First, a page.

My father died yesterday. Certainly not a tragedy, as he was ninety-one. And he had been in great pain with cancer for the last few weeks, so probably a blessed release. But still a sad, and major event in my life. I am now an orphan!
Last year, at the time of his ninetieth birthday, I wrote a diary where I described my entire life as a voyage around my father. And it remains true that he was my lodestar, the sure and certain foundation on which I have built my life. So it would be no exaggeration to say that I owe him everything.
The greatest tribute that I can pay him is to point out that he gave that ”foundation” not only to me and my three ‘original’ brothers, but also to Graham, my foster brother, to my three step siblings – but also, as many of them have told me, to many of the hundreds of children for whom he was their headmaster. Later in life, he became a non-stipendary Vicar, so his “flock” may even be larger still.
I still marvel at the things he accomplished. In my teens, he unrolled a large set of plans on the sitting room floor, and announced that he was going to build a boat so that we could all go sailing on summer holidays together. I never doubted that he would succeed. He was not a dreamer, but a do-er. So several years later, seven of us duly found ourselves setting off across the channel in that boat. This was long before sat nav – but I never doubted that he would pilot us to the exact spot on the French coast where he planned to arrive. This despite the fact that his navigational aids were a chart of the English coast, a chart of the French coast, and the space between made of blank sheets of paper sellotaped together. We duly arrived within a mile of where he intended.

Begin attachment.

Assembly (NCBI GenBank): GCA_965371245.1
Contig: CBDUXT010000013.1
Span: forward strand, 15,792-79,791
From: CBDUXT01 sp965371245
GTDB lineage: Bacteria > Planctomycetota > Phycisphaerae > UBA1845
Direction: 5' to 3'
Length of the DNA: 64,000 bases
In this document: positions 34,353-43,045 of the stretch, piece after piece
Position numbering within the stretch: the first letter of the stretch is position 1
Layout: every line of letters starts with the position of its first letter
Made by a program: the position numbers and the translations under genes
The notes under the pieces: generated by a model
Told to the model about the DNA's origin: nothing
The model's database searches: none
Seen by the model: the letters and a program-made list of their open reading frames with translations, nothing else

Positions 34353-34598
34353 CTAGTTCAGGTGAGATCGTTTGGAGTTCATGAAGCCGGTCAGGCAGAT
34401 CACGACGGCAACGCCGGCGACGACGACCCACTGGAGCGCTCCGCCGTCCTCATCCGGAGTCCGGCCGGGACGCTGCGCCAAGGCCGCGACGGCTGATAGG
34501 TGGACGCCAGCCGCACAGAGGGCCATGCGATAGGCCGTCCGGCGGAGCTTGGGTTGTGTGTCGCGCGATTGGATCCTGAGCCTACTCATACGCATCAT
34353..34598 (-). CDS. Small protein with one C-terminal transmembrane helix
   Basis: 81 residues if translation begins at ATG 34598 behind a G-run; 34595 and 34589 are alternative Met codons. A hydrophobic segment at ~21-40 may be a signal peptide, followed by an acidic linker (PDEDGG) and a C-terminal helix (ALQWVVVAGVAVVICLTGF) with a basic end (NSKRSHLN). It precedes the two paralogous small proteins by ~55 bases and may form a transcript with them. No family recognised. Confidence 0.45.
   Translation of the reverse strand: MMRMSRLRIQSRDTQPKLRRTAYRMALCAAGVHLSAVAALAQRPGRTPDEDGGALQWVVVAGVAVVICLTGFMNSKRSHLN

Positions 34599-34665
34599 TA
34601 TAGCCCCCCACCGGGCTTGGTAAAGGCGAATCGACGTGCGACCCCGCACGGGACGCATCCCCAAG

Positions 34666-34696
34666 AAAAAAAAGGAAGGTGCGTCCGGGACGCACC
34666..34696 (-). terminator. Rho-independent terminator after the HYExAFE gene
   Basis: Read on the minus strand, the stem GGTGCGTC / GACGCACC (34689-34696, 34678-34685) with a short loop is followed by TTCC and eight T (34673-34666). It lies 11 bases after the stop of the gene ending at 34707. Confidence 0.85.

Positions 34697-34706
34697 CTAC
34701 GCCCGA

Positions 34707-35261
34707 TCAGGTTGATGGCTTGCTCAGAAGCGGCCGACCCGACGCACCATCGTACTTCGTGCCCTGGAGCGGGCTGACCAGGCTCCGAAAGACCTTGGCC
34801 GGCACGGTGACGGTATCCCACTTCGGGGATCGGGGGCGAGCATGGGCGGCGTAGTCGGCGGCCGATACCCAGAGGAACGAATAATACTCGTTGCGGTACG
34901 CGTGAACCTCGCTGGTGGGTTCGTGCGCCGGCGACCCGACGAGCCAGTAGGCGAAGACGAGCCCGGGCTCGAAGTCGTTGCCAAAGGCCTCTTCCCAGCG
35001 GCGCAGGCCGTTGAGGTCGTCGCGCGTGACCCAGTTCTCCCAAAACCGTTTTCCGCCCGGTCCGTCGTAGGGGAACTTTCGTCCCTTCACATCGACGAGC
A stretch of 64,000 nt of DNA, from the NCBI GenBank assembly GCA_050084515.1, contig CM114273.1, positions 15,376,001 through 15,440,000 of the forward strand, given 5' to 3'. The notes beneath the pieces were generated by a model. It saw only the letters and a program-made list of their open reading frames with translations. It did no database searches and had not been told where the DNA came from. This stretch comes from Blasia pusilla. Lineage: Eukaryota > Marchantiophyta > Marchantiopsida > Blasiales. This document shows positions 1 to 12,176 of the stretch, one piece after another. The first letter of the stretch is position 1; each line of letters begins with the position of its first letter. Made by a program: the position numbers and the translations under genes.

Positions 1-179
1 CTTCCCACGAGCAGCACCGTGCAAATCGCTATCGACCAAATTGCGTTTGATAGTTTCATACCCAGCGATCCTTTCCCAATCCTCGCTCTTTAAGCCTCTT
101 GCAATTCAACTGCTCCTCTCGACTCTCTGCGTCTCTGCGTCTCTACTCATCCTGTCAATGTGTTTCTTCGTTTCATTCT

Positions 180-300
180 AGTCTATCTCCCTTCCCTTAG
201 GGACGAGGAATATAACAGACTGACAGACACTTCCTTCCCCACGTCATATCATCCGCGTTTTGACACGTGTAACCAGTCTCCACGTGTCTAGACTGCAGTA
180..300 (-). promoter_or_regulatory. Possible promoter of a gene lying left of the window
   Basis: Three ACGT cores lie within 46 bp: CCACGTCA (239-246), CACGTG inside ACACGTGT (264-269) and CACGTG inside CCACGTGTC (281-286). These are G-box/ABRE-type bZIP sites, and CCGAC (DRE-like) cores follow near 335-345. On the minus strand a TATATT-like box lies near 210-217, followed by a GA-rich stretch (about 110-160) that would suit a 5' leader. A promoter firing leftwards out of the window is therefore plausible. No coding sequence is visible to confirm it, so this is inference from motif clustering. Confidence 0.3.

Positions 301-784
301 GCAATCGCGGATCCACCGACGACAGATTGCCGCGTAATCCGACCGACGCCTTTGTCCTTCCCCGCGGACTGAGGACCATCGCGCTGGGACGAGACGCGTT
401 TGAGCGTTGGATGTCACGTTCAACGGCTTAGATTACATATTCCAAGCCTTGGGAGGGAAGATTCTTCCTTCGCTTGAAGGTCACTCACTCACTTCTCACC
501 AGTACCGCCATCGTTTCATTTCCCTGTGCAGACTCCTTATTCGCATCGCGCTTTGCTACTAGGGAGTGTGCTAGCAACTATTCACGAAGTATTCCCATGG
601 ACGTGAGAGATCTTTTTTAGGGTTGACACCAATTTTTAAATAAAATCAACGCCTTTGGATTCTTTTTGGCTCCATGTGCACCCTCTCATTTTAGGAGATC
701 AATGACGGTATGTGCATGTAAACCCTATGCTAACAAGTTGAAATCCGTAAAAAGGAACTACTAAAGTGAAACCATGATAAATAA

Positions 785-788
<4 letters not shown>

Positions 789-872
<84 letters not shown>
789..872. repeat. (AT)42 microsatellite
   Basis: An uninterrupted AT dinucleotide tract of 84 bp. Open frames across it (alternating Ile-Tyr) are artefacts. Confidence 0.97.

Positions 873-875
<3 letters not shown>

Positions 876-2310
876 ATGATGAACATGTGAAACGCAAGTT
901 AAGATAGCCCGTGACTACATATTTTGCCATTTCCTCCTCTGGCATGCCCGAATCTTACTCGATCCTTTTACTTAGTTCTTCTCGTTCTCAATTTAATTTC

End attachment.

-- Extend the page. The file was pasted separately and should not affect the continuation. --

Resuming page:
I have been astonishingly blessed to have him as a father. Like many of us, I suspect, I have largely taken him for granted. In a bizarre occurrence, the TV channel, ITV, recommended “the best of Gerry Anderson” (the creator of Thunderbirds) to me last week, which included an episode of Joe 90, of whom I was a big fan when I was about nine. And there during the credits was Joe 90’s special briefcase, which opened in two direction to reveal a secret compartment. And it brought tears to my eyes, because, out of bits of wood and hardboard, my father made me a briefcase exactly like that. I am sure the nine year old David did not appreciate the love that it must have taken for a very busy man, with four children and a school to run, to find a way of creating something like that to satisfy his son’s wish to be Joe 90. I spoke to him later evening, and the very last words I had with him were to thank him properly for that gift, and the love that came with it.